• Geoffrey Baxter’s Drunken Bricklayer vase. £250 for a small example to more than £600 for a large one.
• 1970s textured vases, unless rare, will usually cost £50–£80, depending on colour and size. Larger items from this period can cost more than £200.
We have all heard it said that Victorian brown furniture has fallen out of bed over the last 10 to 15 years as people have given preference to the modernist look. For this reason, I suggest that now is the time to reinvest. Prices have now hit rock bottom. When you can buy a good 120-year-old Victorian chest of two short drawers above three long drawers and with turned handles made by a great craftsman for around £250, you know it is time to snap it up. Try to acquire functional pieces in solid oak, mahogany, walnut and birch in preference to veneer. Check from top to bottom for woodworm and look for alterations, especially to handles and feet. Rest assured that the Victoriana trend will return.
Items to look for
• Victorian pedestal writing desks. Made from mahogany, oak and walnut, the desks normally have a twin pedestal to each side containing a flight of drawers above a top section containing three drawers and with a leather tooled writing area. Try to secure one with the original leather tooling. Expect to pay £300-£500.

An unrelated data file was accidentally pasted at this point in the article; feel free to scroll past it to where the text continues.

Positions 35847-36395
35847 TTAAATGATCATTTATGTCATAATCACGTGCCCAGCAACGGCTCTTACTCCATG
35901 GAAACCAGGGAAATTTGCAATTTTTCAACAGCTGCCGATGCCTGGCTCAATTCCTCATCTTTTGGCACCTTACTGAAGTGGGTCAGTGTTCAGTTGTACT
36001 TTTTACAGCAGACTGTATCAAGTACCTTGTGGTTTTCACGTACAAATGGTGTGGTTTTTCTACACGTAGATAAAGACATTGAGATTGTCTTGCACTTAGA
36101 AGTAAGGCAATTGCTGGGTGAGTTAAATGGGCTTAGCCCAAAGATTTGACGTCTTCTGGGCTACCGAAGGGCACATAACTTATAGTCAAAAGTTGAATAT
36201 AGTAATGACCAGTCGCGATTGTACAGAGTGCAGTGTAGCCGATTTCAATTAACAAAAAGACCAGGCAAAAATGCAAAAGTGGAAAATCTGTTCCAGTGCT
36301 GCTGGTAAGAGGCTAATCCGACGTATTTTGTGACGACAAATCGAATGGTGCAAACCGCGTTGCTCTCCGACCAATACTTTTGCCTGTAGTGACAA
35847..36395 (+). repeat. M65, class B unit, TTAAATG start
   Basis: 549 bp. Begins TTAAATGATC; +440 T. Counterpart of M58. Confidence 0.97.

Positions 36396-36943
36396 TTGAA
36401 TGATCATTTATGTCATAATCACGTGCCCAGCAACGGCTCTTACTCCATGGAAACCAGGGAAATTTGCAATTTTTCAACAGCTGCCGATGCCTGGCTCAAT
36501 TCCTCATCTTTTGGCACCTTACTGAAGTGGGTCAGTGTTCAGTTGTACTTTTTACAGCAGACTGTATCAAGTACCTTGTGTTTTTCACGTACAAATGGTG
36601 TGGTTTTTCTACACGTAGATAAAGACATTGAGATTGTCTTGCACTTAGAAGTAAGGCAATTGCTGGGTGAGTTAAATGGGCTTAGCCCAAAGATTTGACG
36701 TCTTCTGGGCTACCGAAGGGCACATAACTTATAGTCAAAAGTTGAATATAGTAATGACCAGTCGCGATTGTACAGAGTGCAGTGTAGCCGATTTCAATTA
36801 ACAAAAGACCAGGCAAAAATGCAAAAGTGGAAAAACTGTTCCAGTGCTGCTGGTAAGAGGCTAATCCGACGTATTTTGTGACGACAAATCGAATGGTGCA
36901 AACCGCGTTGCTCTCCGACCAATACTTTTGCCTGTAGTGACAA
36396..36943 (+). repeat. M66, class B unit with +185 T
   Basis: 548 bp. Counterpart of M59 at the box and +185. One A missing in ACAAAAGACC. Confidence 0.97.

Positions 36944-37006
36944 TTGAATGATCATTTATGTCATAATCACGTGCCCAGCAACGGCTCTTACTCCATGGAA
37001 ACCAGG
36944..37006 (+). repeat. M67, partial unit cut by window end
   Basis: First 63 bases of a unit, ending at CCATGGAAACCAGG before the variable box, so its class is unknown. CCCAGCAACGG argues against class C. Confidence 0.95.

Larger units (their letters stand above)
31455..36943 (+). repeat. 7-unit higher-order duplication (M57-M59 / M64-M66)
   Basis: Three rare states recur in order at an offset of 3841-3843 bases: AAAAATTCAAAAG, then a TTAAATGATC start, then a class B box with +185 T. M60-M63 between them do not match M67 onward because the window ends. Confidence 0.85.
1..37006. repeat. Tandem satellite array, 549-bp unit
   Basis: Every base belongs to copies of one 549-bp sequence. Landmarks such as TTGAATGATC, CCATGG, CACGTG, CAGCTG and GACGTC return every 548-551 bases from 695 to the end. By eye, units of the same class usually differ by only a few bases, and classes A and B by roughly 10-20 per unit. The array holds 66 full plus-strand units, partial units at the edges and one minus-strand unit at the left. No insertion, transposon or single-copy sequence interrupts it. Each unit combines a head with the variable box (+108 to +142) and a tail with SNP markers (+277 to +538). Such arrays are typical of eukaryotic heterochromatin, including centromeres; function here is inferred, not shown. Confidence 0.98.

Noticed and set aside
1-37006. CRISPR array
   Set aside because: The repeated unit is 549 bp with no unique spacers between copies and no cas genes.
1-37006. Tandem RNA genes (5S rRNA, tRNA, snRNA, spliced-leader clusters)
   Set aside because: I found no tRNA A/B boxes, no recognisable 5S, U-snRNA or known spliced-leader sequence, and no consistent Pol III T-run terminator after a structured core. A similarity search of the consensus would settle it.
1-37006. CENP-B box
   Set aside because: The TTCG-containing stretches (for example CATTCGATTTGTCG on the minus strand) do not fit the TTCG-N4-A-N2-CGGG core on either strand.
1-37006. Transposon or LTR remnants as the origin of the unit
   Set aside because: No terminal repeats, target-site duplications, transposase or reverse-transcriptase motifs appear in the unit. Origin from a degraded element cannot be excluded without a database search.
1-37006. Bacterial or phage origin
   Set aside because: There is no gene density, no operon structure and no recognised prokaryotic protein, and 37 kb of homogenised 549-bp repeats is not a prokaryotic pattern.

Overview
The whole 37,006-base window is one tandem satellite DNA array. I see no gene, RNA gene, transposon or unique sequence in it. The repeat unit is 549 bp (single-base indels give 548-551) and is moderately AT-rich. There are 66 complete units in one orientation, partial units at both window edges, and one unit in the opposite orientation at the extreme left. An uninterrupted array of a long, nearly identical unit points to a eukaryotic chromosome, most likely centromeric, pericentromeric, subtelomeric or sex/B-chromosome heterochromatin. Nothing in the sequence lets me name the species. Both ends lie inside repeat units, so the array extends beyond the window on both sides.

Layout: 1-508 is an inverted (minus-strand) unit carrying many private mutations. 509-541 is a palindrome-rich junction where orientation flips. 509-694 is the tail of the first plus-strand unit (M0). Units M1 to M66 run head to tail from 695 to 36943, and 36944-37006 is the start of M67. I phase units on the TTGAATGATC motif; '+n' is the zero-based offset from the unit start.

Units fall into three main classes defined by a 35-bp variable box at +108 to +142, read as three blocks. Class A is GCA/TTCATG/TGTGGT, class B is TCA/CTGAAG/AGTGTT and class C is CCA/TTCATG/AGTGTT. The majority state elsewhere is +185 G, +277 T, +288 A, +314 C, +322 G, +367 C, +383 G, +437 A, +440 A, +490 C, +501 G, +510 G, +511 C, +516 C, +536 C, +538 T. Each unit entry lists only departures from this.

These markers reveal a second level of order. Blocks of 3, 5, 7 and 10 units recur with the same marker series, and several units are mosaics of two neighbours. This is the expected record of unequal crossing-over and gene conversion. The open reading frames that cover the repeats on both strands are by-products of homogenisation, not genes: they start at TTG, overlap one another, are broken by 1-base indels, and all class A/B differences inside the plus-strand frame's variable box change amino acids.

• Triple wardrobes. These beautifully crafted wardrobes have three sections to the front and sometimes contain mirrors to the interior doors. £300-£750.
• Late 19th-century chiffoniers. A typical chiffonier will have a large mirrored back with shelving above a cluster of drawers and cupboards. Some even contain a wine cellaret. The classic art-nouveau-inspired design from the late 19th century will sit well in any modern house. These are grossly undervalued. £300-£700.
• Sets of balloon-backed chairs. These extremely comfortable chairs have a circular balloon back, a comfortable, wide seating area and are highly durable. They can be bought in sets of four, six, eight, ten and 12. It’s important to check that each chair is an exact match to the others in the set. £200 for a set of four, more than £1,000 for a set of 10 or 12.